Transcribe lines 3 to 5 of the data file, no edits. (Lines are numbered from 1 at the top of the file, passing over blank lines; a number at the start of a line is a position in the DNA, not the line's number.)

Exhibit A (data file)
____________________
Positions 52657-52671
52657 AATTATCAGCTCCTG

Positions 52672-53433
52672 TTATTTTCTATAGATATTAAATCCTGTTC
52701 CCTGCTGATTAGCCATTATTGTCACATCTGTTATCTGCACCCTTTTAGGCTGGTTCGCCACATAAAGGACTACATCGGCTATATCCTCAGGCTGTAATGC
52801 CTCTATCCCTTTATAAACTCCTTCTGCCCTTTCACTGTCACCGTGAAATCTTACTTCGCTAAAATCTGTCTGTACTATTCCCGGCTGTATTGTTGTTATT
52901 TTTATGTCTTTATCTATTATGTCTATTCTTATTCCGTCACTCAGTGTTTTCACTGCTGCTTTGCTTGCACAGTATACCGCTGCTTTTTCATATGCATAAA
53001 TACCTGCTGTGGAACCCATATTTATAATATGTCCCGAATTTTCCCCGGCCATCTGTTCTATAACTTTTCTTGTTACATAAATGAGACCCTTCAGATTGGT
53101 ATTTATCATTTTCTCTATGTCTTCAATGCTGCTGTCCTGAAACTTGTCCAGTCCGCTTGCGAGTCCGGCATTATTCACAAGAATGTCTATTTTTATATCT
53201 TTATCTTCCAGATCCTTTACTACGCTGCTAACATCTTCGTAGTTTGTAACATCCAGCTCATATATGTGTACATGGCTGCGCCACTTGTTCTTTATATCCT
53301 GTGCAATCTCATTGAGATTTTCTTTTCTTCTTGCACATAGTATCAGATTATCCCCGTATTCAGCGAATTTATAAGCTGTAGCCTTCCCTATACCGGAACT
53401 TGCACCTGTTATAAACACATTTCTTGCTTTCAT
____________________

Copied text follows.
Positions 52672-53433
52672 TTATTTTCTATAGATATTAAATCCTGTTC
52701 CCTGCTGATTAGCCATTATTGTCACATCTGTTATCTGCACCCTTTTAGGCTGGTTCGCCACATAAAGGACTACATCGGCTATATCCTCAGGCTGTAATGC